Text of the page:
California Dries Up – Again

California residents are used to water shortages. But the current drought is the worst since the mid-seventies and poses a massive threat to agriculture. Exclusive satellite imagery demonstrates just how much water levels have dropped in California’s major reservoirs and the western United States.

“Economy from above” is a collaboration between WirtschaftsWoche and LiveEO. This is a translation of the original article (written in German by Matthias Hohensee). Access the original article here.

Lake Oroville is a picturesque and powerful reservoir located about 120 kilometers north of California’s state capital, Sacramento, and is a popular destination for anglers, boat owners, and swimmers. It feeds water to thousands of channels of the Sacramento-San Joaquin River Delta, one of the largest river deltas in the United States. It supplies about two-thirds of California’s population with drinking water as well as the fields there with the vital wet.

The lake is still picturesque, but it’s not very big at the moment, as our exclusive satellite images show. Its water volume has shrunk to 36 percent of its actual capacity. So much so that the authorities have had to condemn almost 150 of the normally 800 houseboats to dry land, because the surface area is no longer sufficient for safe navigation and quite a few boats are stuck in the mud.

What’s more, the capacity of the hydroelectric plant has already had to be throttled by twenty percent because of the lowered water level. Even a complete shutdown is currently being discussed. A difficult decision, because in California not only the water but also the energy is becoming scarce due to the current record heat.

The reason for the dramatic situation is lack of precipitation. Lake Oroville, like all of California’s reservoirs, is fed by snowmelt from the Sierra Nevada mountain range. But last year, it hardly snowed at all. The record heat caused the few trickles to evaporate on their way to the reservoirs. That’s the case with Lake Shasta, California’s largest reservoir, high in the north of the state.

There, the situation is not quite as dramatic as further south at Lake Oroville, satellite images also show. But Lake Shasta’s water level, experts fear, will soon fall below the record level set in 1924.

The situation is much worse, however. That’s because Lake Powell (located in Utah on the Arizona border) and Lake Mead (located in Arizona and Nevada), the reservoirs that supply water to Arizona and Nevada as well as California, have also nearly dried up.

Lake Mead, located southeast of Las Vegas and created in the 1930s, is the largest reservoir in the United States. Since it was last completely flooded in 2000, its level has been dropping because snowmelt from the Rocky Mountains has decreased dramatically. This has also caused nearby Lake Powell to shrink, which is filled by the Colorado River.

Lake Mead, Arizona/Nevada, USA
04.06.2000 (left image): At the beginning of the millennium Lake Mead was still full of water.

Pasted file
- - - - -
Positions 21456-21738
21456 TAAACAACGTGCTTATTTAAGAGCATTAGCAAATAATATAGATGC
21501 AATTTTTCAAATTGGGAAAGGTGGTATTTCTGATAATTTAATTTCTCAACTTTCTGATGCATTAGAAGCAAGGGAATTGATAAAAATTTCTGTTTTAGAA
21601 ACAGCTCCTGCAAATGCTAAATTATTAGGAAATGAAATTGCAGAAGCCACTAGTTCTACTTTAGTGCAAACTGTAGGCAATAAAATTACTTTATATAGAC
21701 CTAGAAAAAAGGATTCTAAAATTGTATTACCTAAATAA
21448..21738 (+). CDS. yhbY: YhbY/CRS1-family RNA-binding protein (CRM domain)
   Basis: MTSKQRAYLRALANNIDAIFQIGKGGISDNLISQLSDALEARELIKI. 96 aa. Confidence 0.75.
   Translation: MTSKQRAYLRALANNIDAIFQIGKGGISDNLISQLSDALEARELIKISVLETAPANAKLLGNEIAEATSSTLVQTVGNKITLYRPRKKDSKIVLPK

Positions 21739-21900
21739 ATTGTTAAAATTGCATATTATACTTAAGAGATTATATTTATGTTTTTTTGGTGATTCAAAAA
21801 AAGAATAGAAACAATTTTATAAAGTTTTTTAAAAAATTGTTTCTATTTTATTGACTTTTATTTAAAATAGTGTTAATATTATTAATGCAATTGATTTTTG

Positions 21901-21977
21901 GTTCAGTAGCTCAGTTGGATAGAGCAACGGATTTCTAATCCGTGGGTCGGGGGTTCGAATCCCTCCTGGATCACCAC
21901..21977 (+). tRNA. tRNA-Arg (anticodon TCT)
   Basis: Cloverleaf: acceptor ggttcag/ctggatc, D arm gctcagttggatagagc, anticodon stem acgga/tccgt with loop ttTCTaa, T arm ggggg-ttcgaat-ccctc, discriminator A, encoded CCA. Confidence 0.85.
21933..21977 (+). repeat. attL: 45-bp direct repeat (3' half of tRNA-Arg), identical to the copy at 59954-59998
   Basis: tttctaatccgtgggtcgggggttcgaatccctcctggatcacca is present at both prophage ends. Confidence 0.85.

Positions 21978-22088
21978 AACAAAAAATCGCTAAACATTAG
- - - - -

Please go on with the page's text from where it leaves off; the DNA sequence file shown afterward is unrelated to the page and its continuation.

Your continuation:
00.06.2021 (right image): Two decades later, the reservoir near Las Vegas has shrunk enormously.

The western United States is regularly plagued by droughts. The last major drought ended in California just five years ago. Currently, the water shortage is as bad as it was last in the mid-seventies.

But since then, not only has the population of the “Golden State” grown dramatically, but agriculture has also expanded dramatically. Thanks to artificial irrigation, fields have emerged from desert-like landscapes, as in the Central Valley, in the middle of California. As a result, the calls to households to save water and to water green spaces little or not at all, as currently propagated in Silicon Valley, have so far brought little relief.

This is because 80 percent of water is consumed by agriculture, especially for particularly water-intensive crops such as almonds and pistachios. About 80 percent of the world’s almonds are produced in California. Now prices are rising as many farmers are forced to plow under their almond trees due to the lack of water.

Lake Powell, Utah, USA
27.08.2020 (left image): Lake Powell reservoir lies like a dark blue ribbon in the red-brown mountain landscape.
06.07.2021 (right image): Here the water level has not decreased as much as in the other lakes.

As a result of the drought, the state has severely curtailed water allocations. Most recently, California Governor Gavin Newsom called on residents to use less water. If possible, they should save about 15 percent compared to the previous year, but not only California’s residents, but also the industry and agriculture located there. In addition, the drought emergency declared in April is now in effect in 50 of the U.S. state’s 58 counties.

Recently, water also can no longer be pumped indefinitely from private wells, as in the past, because groundwater levels have dropped dramatically. Farmers, in turn, are resisting being made out to be the black sheep. They argue that too much water is being reserved for environmental protection, such as flooding deltas and swamps. Conservationists counter that these areas are in turn threatened by agriculture’s insatiable demand for water. The debate about this has been going on for decades. Until Mother Nature intervenes and makes it rain again. Like most recently in 2016, when record rainfall triggered mudslides and caused several reservoirs to overflow.